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The Vero HCA•29 Headphone Amplifier is the world’s first high current, battery powered Class A/B headphone amp housed with MIT’s Multipole™ Technology. It features twenty-nine poles of articulation.
Until now, MIT’s Multipole Technology has only been housed within the little “boxes” found on all of MIT Cables’ award-winning products. For the first time ever, MIT is integrating this technology inside an amplifier.
Bruce Brisson, founder and president of MIT Cables is fully engaged in the research and development of new products to fit into a more modern audio listeners lifestyle. The Vero HCA•29 Headphone Amp is MIT Cable’s latest breakthrough product with MIT’s Multipole Technology inside. Designed in collaboration with Aaron Reiff, former Chief Engineer at Lucasfilm’s Skywalker Sound and former audio engineer at Capitol Studios in the iconic Hollywood Capitol Records building.
Vero HCA 29 and HCA 50ex Headphone Amplifier (PDF)
MIT Cables founder Bruce Brisson began purposefully designing audio cables in the 1970’s after encountering the sonic problems inherent in cables typical of the day. He later founded Music Interface Technologies in 1984 after patenting and licensing his early designs to other manufacturers, producing some of the audio industry’s most ground-breaking and seminal products.
MIT Cables core audio cable technology is our exclusive Poles of Articulation, named after the fact that every audio cable has a single point where it is most efficient at storing and transporting energy. At this point in the audio frequency spectrum, the cable will articulate best, and represents the cables’ particular Articulation Pole.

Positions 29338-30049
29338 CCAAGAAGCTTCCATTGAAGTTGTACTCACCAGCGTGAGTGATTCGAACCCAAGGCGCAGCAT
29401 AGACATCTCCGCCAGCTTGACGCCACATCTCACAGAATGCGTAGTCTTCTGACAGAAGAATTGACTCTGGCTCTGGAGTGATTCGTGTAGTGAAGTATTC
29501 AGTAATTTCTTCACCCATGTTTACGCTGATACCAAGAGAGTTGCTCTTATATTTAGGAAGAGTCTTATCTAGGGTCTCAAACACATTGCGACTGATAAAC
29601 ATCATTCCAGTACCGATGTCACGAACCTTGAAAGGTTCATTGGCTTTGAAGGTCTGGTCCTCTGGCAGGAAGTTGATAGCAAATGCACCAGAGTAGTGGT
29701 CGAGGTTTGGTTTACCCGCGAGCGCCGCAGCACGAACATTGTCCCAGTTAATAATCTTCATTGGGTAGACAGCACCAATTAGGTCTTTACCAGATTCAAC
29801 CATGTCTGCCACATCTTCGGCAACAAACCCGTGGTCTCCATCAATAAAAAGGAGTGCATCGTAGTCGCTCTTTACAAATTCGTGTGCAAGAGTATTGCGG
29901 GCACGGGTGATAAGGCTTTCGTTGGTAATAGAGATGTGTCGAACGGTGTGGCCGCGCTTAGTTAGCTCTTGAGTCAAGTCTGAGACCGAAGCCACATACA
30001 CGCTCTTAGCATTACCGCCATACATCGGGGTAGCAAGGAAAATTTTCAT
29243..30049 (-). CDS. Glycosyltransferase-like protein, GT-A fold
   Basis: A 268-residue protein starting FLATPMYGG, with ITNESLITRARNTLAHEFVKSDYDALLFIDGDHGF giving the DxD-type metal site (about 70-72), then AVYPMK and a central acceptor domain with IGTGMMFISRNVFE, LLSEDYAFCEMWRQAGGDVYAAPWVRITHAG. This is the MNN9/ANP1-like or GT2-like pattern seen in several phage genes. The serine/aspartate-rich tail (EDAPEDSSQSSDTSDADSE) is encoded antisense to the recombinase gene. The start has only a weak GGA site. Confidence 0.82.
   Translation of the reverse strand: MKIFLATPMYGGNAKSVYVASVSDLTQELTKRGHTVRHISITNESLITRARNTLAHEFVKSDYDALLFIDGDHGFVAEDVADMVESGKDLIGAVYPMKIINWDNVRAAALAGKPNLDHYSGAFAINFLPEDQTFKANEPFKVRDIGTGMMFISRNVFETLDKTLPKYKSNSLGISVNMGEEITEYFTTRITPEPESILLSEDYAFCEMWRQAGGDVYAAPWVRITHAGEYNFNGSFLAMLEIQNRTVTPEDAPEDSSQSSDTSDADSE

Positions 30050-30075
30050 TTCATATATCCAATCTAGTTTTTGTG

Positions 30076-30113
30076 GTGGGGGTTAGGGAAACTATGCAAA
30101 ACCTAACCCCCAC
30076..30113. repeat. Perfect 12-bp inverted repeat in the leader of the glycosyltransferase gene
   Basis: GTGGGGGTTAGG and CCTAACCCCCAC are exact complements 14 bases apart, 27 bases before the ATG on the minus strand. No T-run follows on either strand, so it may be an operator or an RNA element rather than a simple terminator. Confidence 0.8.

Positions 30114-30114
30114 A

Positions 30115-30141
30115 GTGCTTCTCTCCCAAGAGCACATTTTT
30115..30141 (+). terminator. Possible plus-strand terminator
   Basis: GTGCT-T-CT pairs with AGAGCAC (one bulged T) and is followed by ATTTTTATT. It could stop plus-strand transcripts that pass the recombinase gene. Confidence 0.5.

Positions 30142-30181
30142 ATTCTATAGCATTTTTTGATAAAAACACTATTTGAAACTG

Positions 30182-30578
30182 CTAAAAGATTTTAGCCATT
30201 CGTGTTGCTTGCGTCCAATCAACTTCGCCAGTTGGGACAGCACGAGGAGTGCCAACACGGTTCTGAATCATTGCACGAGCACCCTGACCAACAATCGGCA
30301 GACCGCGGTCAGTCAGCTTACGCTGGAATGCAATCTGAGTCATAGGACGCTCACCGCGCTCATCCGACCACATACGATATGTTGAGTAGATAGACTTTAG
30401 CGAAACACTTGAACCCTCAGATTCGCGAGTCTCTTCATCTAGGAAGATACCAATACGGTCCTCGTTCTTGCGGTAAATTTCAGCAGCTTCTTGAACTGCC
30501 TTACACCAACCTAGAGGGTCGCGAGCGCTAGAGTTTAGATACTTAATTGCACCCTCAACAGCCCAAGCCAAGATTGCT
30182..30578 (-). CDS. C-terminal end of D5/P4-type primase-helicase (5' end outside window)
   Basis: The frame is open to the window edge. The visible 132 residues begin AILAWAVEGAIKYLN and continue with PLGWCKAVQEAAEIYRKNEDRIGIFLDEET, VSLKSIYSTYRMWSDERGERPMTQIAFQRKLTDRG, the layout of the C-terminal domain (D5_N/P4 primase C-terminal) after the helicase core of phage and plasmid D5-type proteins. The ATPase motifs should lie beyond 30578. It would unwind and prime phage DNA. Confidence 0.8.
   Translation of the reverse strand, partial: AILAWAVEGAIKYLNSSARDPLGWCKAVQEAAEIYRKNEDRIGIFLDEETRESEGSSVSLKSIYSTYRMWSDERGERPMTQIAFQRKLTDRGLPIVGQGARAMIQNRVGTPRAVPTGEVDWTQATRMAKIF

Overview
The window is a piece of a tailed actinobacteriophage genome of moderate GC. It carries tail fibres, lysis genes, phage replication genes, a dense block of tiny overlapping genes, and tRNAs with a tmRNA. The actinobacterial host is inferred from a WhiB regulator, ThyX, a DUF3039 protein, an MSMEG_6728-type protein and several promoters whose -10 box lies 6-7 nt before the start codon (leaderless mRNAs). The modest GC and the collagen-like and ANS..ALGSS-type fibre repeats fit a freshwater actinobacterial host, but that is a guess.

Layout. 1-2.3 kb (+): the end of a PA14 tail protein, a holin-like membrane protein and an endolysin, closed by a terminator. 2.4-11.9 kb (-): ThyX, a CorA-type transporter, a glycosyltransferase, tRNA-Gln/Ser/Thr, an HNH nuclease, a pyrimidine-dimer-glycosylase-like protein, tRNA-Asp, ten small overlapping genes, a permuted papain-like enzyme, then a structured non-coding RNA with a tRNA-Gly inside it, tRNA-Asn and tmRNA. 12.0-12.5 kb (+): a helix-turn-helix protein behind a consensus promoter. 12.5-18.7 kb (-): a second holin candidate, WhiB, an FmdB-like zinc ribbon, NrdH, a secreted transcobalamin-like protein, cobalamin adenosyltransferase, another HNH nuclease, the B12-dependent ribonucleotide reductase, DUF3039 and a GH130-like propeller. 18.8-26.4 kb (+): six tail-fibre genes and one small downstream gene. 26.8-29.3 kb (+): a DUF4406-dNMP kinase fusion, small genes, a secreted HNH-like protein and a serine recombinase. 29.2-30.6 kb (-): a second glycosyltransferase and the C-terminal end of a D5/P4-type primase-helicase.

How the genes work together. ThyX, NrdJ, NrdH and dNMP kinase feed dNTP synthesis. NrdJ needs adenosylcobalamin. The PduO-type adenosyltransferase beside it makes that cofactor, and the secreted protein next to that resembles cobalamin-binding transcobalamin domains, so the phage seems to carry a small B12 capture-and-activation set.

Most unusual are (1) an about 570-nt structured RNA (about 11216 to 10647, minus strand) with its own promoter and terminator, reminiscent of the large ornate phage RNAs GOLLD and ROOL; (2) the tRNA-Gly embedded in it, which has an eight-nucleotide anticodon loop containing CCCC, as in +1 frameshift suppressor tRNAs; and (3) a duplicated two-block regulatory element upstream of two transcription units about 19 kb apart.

Graph A: Represents the bandwidth of the audible range of the human ear. We will use this graph to describe how well a cable articulates across the audible bandwidth. The 50% line serves as our baseline for articulation response.
(as referenced in The Impedance Domain)*
A properly built AC filter will not only attenuate unwanted noise on the AC power line, but it will also optimize the power factor.
The best way to attenuate unwanted noise is to create a very low impedance (a zero of impedance across the load which acts as an attenuation pole to the noise) surrounding the frequency (or frequencies) of the undesirable noise. In the case of audio, that would be at any frequency other than the power line frequency. This is best accomplished by placing a tuned circuit in parallel, around the load. MIT was awarded this patent in November 9, 1993: number 5,260,862.
Also important is the Power Factor which is a (dimensionless) number between 0 and 1. When power factor is equal to 0, the energy flow is entirely reactive, and stored energy in the load returns to the source on each cycle. When the power factor is 1, all the energy supplied by the source is consumed by the load and nothing is reflected back to the source. MIT was awarded a patent on this technology regarding audio in July 13, 1993: number 5,227,962.